THEY MAY save us from battling busy high streets in search of Christmas presents, but an increasing reliance on online shopping using tablets and laptops is proving costly in other ways, health experts claim.
One in five GPs and opticians believe that an overuse of computer technology is one of the main causes of a rise in eye health problems recorded in the UK over the last decade.
The research, commissioned by Bradford-based Optegra Eye Hospital Yorkshire, found that nearly half - 45 per cent - of opticians say they have seen an increase in technology-related eye problems in the past five years.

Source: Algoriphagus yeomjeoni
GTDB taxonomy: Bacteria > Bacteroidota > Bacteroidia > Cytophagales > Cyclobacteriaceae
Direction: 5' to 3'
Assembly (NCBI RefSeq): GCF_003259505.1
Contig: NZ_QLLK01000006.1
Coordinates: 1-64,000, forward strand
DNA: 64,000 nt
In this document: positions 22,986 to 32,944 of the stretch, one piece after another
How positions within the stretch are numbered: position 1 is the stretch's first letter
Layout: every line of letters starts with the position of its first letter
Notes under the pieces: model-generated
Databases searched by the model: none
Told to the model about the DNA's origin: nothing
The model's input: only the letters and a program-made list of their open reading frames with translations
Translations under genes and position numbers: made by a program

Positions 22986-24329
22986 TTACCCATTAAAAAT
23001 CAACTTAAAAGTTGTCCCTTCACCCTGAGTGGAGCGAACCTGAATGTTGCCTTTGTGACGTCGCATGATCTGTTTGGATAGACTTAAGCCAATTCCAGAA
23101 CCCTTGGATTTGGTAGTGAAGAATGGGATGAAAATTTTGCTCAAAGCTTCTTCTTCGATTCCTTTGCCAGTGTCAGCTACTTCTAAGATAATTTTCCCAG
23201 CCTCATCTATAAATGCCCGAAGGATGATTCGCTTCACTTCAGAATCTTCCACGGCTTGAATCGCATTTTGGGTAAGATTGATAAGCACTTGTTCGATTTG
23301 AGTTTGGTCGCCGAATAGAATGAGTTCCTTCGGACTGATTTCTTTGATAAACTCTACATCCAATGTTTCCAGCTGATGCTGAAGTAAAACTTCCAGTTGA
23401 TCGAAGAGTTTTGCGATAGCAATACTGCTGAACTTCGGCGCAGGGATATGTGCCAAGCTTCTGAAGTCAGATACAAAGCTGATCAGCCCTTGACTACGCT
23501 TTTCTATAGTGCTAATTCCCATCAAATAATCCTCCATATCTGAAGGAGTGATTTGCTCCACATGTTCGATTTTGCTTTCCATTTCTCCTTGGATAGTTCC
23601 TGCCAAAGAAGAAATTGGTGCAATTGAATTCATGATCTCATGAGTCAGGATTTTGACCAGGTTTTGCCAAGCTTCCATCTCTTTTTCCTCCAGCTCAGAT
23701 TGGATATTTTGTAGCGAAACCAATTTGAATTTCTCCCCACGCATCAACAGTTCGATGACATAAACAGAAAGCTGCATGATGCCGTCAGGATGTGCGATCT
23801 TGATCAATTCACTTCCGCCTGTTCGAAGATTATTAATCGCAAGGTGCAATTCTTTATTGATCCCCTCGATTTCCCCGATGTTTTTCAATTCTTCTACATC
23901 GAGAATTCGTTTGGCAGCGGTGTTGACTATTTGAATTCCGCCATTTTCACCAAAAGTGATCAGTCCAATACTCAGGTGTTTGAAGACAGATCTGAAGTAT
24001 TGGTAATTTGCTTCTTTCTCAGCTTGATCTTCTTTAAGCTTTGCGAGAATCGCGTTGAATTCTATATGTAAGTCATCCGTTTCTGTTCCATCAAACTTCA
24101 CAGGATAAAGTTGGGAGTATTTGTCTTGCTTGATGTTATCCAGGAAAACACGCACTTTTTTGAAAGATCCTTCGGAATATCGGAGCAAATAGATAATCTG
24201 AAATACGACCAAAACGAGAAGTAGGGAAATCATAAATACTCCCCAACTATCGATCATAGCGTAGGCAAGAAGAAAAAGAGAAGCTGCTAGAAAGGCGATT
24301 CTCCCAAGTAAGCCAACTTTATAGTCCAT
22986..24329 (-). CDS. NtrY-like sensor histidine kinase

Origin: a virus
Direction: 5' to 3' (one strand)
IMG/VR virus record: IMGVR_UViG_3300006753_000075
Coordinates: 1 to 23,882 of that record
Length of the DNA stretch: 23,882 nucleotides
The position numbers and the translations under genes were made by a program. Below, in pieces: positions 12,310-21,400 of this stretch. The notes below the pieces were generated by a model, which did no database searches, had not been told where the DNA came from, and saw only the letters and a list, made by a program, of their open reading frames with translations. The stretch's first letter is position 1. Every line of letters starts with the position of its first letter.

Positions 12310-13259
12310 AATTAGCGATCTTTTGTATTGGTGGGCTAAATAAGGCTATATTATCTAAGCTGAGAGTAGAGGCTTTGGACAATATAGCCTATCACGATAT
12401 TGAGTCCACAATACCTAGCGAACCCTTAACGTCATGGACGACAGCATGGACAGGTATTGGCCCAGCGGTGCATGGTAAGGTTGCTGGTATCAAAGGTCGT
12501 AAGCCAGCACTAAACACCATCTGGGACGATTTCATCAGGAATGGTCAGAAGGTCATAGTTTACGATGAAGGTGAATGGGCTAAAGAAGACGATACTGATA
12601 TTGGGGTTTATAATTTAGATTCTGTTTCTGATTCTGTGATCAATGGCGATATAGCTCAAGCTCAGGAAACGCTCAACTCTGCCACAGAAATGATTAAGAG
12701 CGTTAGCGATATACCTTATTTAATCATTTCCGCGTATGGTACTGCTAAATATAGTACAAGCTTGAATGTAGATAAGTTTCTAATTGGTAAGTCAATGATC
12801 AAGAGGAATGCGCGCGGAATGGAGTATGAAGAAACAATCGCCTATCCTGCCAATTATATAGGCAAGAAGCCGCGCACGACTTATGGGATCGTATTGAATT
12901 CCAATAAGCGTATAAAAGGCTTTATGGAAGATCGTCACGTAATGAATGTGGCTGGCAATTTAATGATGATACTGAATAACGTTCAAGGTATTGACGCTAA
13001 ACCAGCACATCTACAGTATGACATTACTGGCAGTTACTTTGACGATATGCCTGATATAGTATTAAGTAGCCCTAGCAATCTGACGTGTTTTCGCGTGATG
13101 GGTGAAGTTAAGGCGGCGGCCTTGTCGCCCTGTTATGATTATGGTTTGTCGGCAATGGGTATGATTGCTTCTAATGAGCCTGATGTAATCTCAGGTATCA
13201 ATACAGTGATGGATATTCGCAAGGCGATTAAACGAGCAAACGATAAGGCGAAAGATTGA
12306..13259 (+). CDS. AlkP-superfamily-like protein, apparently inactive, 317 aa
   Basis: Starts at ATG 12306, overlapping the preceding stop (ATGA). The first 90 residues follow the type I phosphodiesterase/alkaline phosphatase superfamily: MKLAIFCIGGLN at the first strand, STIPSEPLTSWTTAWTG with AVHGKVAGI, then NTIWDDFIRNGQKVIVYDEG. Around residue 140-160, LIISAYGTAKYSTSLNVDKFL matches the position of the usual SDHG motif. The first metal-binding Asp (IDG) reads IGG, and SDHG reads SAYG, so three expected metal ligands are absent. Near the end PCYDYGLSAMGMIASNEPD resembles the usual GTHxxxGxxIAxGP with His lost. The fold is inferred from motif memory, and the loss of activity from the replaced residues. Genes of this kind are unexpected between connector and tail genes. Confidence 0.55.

And while three in every four adults agreed that over-use of technology damages eyesight, parents let their children spend an average of two hours and 54 minutes every day using games consoles, computers or tablets.
Some 30 per cent of parents allow their children to spend three to four hours each day using computer screens and one in ten admitted to allowing five to six hours a day. The figures exclude time spent by children watching television and completing homework online.
Rob Morris, medical director at Optegra, said: “It is clear from our research that a worrying number of British children are having far more screen time than recommended, which we know can lead to conditions like eye strain and dry eye.
“We would urge parents to ensure their children take regular breaks from the tech presents they receive this Christmas. If their children have symptoms of sore, dry eyes they should take advice from an optician.”